Venture capitalists have seemingly gone bananas over food startups. According to VentureSource, in the last 14 months, 15 companies that deliver restaurant meals have been funded; meanwhile another 11 startups that sell general food products were funded last year – an industry record.
Are investors overdoing it? Perhaps, though a peek into the business of NatureBox, a two-year-old, San Carlos, Ca.-based snack-delivery company that has raised $28 million to date, highlights the opportunity they’re chasing. Earlier this week, I spoke with CEO Gautam Gupta, a former investor with General Catalyst (which is among NatureBox’s backers), about his 60-person company. Our chat has been edited for length.
How fast is NatureBox growing?
I started the company with a friend of mine from college two-and-a-half years ago. That first year, we shipped 50,000 [boxes of snacks to customers]. Last year, we shipped a million and we’re on track to triple that this year.
Who, and where, are your customers?
We have customers in all 50 states. We do skew toward a female audience. The largest segment is moms looking to find healthier options for their family and school lunches. Half of our customers are on the coasts; the other 50 percent are in the Midwest, where people don’t have access to Whole Foods or Trader Joe’s.
How much are they paying for their Naturebox deliveries?
We have three different offerings, so $20, $30, or $50 a month [based on how much you’re ordering]. You can choose the items yourself from 120 different options in our catalog, or we can select them for you.
From where are you shipping the products?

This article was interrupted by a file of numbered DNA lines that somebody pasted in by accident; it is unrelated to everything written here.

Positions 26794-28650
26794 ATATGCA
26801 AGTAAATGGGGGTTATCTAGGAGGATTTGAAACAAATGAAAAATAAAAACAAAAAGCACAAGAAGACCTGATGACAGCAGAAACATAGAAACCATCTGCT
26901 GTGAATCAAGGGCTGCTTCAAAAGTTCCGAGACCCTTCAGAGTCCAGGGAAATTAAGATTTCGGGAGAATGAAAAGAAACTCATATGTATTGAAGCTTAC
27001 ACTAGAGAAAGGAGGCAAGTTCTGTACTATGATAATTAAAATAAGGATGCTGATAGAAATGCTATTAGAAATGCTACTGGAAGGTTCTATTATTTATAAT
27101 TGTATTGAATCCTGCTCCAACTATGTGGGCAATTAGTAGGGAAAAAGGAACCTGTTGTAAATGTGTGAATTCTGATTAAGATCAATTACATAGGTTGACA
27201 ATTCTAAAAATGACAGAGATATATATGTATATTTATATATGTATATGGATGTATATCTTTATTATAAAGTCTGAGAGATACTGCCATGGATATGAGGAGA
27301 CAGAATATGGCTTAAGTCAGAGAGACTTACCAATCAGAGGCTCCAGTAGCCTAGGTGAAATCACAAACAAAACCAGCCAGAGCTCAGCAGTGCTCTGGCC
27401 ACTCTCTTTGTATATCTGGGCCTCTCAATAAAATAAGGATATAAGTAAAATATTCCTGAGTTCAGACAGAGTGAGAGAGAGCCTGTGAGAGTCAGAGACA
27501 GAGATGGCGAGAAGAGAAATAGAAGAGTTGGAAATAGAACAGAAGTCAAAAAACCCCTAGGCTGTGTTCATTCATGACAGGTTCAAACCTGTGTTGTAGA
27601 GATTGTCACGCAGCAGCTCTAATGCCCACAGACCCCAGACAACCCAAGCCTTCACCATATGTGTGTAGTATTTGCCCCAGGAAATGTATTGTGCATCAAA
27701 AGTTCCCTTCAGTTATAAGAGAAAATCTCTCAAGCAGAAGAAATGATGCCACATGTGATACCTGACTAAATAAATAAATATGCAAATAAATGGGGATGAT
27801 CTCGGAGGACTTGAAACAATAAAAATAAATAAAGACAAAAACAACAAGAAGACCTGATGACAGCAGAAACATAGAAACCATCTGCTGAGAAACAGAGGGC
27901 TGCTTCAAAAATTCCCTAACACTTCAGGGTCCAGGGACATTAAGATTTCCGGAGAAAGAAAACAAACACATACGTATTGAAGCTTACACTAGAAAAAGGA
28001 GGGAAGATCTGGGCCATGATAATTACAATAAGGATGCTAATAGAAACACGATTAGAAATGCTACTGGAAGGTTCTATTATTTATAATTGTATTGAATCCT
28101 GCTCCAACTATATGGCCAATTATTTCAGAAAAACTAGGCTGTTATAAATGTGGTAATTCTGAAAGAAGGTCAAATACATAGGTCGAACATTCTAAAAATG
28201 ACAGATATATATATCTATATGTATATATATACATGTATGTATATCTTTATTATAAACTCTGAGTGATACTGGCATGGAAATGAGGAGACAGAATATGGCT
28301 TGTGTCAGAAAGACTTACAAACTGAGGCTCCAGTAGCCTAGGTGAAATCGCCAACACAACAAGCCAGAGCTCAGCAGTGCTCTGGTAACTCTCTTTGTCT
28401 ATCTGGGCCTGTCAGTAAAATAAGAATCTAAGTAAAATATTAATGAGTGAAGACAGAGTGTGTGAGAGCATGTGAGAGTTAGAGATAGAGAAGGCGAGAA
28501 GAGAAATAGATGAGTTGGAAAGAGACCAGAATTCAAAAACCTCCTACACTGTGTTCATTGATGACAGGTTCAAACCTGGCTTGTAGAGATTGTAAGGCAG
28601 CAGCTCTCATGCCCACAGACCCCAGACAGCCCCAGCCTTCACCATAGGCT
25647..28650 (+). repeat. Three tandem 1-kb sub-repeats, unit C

We work directly with almond and fruit growers across the country to source the ingredients. We then have a network of contract manufacturers who work on the product across the country and who send the product to our two fulfillment centers in California. We’re also about to launch an Indiana-based fulfillment center, which is a big undertaking for us and will enable us to get our boxes to our East Coast and Midwest customers much faster.
What convinced you that this was a big opportunity?
The traditional model, through retail stores, really involves a fight for shelf space, with [food companies] having to develop products based on the retail calendar. What we’ve done is take a product development cycle that’s one to three years and condensed it to the point where an idea can be made into a product that’s in customers’ hands in two or three months. More, as soon as it reaches that customer, we’re getting feedback about what they like and don’t like to eat and what makes products more or less successful — data that drives the business [forward].
What have you learned about your customers so far?
We’ve learned how important the aspect of familiarity is to a new product. We have four or five flavors of wheat fig bars available to customers on our site, for example, because the taste is very similar to Fig Newton [cookies], though our products are made of whole grain and without any fructose syrup.
You spent eight years working at General Catalyst. Do you think VCs are beginning to plug too much money into me-too food startups?
From an investors’ standpoint, the industry we’re going after is a trillion dollar market. It’s one of the last industries to be disrupted by the Internet.
Will you be back in the market in 2014?
We’ve had a lot of folks reaching out to us and have a lot of options. We’re kind of heads down, building the business, but if it continues to grow and we’re in a good position, it’s [possible].
Before you go, which is better, life as a VC or as an entrepreneur?
I started with General Catalyst when I was in college, and it was the only real job I had before starting NatureBox . . . I’ve now learned that building a company is so much of a team sport, versus investing, which is more about being an individual contributor. I’m definitely learning a lot, but I also really love the aspect of being able to do something and see the impact of that and really playing in the game. This job is a lot more fun.
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